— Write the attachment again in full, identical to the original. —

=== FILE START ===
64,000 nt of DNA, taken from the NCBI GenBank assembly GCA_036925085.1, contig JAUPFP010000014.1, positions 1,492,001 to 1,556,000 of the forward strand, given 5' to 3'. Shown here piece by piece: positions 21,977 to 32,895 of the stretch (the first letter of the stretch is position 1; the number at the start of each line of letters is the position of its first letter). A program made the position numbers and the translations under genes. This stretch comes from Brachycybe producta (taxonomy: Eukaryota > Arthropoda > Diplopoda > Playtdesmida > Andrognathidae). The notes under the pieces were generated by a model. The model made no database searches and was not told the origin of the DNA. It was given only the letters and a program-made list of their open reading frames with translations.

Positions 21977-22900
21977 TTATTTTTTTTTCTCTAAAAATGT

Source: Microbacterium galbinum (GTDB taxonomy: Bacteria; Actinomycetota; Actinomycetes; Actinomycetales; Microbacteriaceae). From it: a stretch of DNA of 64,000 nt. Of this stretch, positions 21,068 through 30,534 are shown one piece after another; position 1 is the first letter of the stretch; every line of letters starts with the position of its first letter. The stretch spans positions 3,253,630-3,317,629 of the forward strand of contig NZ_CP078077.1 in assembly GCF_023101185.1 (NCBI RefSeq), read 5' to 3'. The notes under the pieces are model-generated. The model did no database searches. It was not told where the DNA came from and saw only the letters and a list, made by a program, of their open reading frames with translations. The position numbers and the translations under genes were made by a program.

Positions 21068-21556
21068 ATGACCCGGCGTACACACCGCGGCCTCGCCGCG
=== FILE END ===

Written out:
64,000 nt of DNA, taken from the NCBI GenBank assembly GCA_036925085.1, contig JAUPFP010000014.1, positions 1,492,001 to 1,556,000 of the forward strand, given 5' to 3'. Shown here piece by piece: positions 21,977 to 32,895 of the stretch (the first letter of the stretch is position 1; the number at the start of each line of letters is the position of its first letter). A program made the position numbers and the translations under genes. This stretch comes from Brachycybe producta (taxonomy: Eukaryota > Arthropoda > Diplopoda > Playtdesmida > Andrognathidae). The notes under the pieces were generated by a model. The model made no database searches and was not told the origin of the DNA. It was given only the letters and a program-made list of their open reading frames with translations.

Positions 21977-22900
21977 TTATTTTTTTTTCTCTAAAAATGT

Source: Microbacterium galbinum (GTDB taxonomy: Bacteria; Actinomycetota; Actinomycetes; Actinomycetales; Microbacteriaceae). From it: a stretch of DNA of 64,000 nt. Of this stretch, positions 21,068 through 30,534 are shown one piece after another; position 1 is the first letter of the stretch; every line of letters starts with the position of its first letter. The stretch spans positions 3,253,630-3,317,629 of the forward strand of contig NZ_CP078077.1 in assembly GCF_023101185.1 (NCBI RefSeq), read 5' to 3'. The notes under the pieces are model-generated. The model did no database searches. It was not told where the DNA came from and saw only the letters and a list, made by a program, of their open reading frames with translations. The position numbers and the translations under genes were made by a program.

Positions 21068-21556
21068 ATGACCCGGCGTACACACCGCGGCCTCGCCGCG